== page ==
It is important to remember that The Declaration of Independence was not written for the purposes of publication and pamphleting, like so many other similarly themed documents before it. It was written for an audience of one, actually, the King of England. The Declaration of Independence first and foremost is an indictment. It list the crimes of the crown, and declares the independence of of the American colonies as the appropriate penalty.

I have no idea how many indictments I have read over my career, but I’m guessing it’s a lot. I have never been, nor can I imagine being a prosecutor. A prosecutor prepares an indictment on behalf of the people and serves it upon the individual or individuals that have violated the law that protects the people. Thomas Jefferson drafted the greatest indictment ever written, and claimed that the King of England should be penalized, not only for breaking the laws of man, but for breaking the laws of God as well. To put this in context you must also remember that the King believed that his status was one that was chosen by God. These are all reasons why the fifty-six men that signed this document were going to die if they were ever caught, and Jefferson would have probably been the one to die the longest.

We have had some pretty courageous Presidents that have made some pretty courageous decisions from the seat of the Presidency, but it’s a difficult argument to make that any top what Jefferson did when he drafted this document. Also, from a literary perspective it’s right up there as well. If the Constitution represents the foundation upon which our country is built, then The Declaration of Independence is the cornerstone. The Constitution is subject to change via the amendment process, the words which Jefferson penned in creating his finest achievement have and never will be changed or amended in any way. The Constitution represents what America is, whereas the Declaration represents what America wants to be, and that is exactly how Jefferson wrote it.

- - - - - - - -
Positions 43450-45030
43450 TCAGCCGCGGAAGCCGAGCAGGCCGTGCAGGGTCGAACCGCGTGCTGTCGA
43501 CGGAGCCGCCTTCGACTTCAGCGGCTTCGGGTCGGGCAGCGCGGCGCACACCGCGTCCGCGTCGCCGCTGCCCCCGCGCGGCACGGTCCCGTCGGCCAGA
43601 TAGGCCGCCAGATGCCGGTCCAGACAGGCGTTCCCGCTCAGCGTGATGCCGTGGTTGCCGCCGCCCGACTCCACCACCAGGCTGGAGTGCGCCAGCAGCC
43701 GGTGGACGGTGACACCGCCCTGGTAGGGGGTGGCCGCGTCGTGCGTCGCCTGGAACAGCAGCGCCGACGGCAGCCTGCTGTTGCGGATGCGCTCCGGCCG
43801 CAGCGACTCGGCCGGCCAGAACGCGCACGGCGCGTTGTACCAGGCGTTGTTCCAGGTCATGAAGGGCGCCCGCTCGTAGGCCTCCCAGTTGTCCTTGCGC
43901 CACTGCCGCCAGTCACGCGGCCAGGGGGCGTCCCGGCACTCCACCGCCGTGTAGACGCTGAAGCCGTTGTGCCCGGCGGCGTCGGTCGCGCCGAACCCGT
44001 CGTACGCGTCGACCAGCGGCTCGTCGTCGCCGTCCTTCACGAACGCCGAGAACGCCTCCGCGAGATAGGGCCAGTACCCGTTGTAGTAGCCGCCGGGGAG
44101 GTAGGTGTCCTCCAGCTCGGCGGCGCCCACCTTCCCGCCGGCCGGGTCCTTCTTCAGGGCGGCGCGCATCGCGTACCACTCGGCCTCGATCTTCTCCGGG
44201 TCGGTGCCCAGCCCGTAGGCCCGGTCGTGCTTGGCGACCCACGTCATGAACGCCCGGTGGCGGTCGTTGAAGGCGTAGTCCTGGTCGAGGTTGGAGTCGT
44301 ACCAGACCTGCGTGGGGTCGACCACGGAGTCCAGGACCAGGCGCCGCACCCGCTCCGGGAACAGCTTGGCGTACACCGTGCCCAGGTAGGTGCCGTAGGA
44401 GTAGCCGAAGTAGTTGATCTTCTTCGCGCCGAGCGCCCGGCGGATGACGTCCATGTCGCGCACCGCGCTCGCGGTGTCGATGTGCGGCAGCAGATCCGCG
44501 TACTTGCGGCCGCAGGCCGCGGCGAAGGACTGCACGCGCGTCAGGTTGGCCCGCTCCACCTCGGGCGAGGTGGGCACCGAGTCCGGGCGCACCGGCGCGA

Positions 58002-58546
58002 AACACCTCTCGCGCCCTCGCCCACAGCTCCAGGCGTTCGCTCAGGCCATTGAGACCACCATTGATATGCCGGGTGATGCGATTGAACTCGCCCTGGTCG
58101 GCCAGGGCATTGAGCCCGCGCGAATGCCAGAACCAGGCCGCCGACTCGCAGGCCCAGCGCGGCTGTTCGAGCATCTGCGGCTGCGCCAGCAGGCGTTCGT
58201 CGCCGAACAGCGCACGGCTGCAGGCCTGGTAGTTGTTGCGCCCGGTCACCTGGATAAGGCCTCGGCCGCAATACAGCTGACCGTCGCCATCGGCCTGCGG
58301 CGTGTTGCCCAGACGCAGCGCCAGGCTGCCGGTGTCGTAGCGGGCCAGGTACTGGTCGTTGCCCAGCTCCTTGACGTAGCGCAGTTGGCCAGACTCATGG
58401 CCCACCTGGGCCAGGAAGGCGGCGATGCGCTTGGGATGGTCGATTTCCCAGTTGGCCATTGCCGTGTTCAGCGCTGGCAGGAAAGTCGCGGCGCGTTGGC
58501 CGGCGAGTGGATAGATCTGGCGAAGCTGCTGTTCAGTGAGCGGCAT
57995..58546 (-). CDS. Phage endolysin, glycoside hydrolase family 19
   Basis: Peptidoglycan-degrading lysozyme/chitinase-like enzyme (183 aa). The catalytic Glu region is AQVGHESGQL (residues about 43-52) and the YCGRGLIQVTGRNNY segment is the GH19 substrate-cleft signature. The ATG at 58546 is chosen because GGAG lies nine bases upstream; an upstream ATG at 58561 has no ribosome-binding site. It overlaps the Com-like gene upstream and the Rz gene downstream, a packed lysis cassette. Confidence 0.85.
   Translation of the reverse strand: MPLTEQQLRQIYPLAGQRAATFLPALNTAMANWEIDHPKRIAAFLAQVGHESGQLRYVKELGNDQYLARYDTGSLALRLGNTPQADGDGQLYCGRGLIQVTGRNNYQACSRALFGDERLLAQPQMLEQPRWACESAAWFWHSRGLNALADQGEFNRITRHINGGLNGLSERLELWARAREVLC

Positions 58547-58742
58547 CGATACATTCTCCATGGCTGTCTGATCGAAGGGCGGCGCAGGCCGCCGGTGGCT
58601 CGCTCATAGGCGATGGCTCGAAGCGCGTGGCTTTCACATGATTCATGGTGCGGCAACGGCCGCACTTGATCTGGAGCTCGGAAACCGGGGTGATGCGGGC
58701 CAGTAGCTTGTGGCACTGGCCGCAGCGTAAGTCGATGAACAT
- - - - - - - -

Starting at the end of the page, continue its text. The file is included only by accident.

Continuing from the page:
2. Author of the Statue of Virginia for Religious Freedom.

I’m not writing a book here so I’m not going to help you brush up on all of your American History, but if you’re not aware there were a lot of things that happened after The Declaration of Independence and the actual ratification of the United States Constitution. Among those things was a war, actually a couple of wars, some conventions, arguments over state sovereignty, and all kinds of other things. You have to remember that nearly a quarter of a decade would pass between the time in which The Declaration of Independence was signed and Thomas Jefferson began his first term as our third President.

In the meantime, the individual states were experimenting with democracy, something that would later become a theme for how our country was to operate. One of those states was Virginia, and Virginia was where Jefferson was a member of the state assembly. Although he drafted the statute in 1777 it wasn’t introduced until 1779, and it wouldn’t be until 1786 that it was actually enacted into law. It is an example of genius. After reading this article, the first thing you should do is Google the Virginia Statute and read the entire thing for yourself. It would become the basis for the Establishment and Free Exercise Clause of the First Amendment, however it represents so much more. It is again a declaration, but this time not a declaration of Independence from a illegal government, but rather a declaration of personal freedom from ANY government. In my most humble opinion it represents what the American notion of Liberty is supposed to mean.

My favorite is the last line; to me it says “God wants us to have freedom to worship how we want, where we want, and who we want, if we want. And, if government tries to change that for any reason, then it is against God.” Here’s the text:

“yet we are free to declare, and do declare that the rights hereby asserted, are of the natural rights of mankind, and that if any act shall be hereafter passed to repeal the present or to narrow its operation, such an act will be an infringement of natural right.”

Again, you have to read the entire statute, it is an amazing prologue to what will eventually shape the Bill of Rights. So far Jefferson has committed high treason and gotten all of the leaders of the American Colonies to go along with him and survived, and he has written the inspirational text for what will become the Bill of Rights. It should be no surprise that President hasn’t made his list yet.